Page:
The NPT was negotiated during the 1960s to reconcile three competing objectives — controlling the further spread of nuclear weapons beyond the P-5 countries (the U.S., the U.S.S.R., the U.K, France and China) that had already tested; committing to negotiating reductions of nuclear arsenals leading to their elimination; and sharing benefits of peaceful applications of nuclear science and technology. The first was strongly supported by the nuclear-haves; the latter two were demands made by the nuclear have-nots.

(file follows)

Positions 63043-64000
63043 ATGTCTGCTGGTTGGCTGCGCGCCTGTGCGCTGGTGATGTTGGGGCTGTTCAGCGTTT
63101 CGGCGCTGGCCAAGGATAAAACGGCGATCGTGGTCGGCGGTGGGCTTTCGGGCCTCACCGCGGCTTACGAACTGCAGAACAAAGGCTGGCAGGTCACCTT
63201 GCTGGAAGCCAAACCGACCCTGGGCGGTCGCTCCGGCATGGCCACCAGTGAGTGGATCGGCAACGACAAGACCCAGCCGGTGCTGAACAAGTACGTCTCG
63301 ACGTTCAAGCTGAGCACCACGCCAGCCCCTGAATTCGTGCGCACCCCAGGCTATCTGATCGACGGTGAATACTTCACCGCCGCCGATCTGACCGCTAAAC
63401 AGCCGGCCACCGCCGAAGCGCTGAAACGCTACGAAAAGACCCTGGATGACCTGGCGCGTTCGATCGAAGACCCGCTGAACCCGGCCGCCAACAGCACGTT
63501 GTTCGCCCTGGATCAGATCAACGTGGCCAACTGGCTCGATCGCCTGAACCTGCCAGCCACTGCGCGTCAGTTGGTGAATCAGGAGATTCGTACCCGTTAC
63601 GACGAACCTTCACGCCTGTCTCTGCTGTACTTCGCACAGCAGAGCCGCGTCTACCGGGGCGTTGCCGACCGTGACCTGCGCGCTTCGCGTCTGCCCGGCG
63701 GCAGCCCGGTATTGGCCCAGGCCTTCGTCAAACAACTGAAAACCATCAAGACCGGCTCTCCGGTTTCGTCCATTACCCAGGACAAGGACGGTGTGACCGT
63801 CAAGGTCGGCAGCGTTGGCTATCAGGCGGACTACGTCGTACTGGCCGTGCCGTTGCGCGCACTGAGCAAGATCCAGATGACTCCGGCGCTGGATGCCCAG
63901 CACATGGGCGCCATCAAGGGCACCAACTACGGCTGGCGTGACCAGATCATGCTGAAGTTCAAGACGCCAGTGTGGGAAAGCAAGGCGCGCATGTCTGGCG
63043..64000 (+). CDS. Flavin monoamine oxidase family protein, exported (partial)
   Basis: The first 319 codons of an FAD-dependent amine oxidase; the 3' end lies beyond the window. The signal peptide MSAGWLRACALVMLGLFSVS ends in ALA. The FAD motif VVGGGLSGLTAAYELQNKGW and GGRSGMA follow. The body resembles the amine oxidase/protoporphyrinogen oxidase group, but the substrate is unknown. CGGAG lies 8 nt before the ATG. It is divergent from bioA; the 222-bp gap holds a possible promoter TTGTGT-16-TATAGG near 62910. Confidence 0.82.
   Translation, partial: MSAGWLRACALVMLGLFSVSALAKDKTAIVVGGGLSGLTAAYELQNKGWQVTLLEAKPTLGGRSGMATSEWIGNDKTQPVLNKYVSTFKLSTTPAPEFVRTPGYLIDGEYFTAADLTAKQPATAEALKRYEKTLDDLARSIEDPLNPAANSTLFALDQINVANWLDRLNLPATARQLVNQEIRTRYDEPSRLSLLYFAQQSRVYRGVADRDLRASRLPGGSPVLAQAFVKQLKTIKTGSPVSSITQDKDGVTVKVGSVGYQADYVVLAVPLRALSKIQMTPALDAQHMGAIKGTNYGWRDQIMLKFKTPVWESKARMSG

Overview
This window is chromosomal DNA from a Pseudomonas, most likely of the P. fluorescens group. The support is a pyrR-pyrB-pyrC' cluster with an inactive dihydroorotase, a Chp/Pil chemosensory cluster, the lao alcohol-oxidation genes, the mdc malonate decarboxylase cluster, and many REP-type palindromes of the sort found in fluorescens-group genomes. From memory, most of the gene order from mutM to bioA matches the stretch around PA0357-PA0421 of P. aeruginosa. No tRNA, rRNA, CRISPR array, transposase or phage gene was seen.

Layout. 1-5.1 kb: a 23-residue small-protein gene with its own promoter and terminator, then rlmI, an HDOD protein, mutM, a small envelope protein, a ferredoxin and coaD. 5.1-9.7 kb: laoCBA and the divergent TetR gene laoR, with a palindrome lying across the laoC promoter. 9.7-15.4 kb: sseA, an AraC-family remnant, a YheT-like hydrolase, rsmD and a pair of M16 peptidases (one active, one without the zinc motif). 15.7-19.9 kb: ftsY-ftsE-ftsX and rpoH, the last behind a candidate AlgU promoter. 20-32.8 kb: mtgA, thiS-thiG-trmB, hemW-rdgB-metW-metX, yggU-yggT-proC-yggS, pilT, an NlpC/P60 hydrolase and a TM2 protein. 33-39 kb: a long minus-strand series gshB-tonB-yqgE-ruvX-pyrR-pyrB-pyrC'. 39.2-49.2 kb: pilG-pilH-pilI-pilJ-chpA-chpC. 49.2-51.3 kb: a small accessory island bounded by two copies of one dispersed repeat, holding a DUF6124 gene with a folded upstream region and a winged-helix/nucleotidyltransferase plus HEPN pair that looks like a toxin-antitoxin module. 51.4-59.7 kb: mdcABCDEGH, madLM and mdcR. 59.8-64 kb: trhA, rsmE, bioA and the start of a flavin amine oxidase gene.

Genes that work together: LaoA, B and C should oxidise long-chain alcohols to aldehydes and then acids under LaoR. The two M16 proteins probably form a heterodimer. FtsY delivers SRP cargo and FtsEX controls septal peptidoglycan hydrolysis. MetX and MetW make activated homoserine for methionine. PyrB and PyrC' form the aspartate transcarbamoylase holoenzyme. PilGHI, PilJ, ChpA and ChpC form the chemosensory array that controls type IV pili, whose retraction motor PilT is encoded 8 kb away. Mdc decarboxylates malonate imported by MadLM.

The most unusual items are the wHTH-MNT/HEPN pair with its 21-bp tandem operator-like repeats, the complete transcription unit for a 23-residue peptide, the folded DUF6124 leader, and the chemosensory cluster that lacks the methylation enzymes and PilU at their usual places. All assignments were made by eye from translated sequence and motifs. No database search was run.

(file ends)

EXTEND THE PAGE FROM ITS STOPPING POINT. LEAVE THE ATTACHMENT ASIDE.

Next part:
Over the years, the non-proliferation objective has been achieved in large measure. Despite apprehensions that by the 1980s, there would be close to 25 nuclear powers, in the last 50 years, only four more countries have gone on to test and develop nuclear arsenals — India, Israel, North Korea and Pakistan (South Africa developed nuclear weapons but the apartheid regime destroyed them and joined NPT in 1991 before relinquishing power to majority rule). After the end of the Cold War and the break-up of the U.S.S.R. in 1991, non-proliferation remained a shared priority for the major powers and the International Atomic Energy Agency, set up originally to promote international co-operation became better known as the non-proliferation watchdog.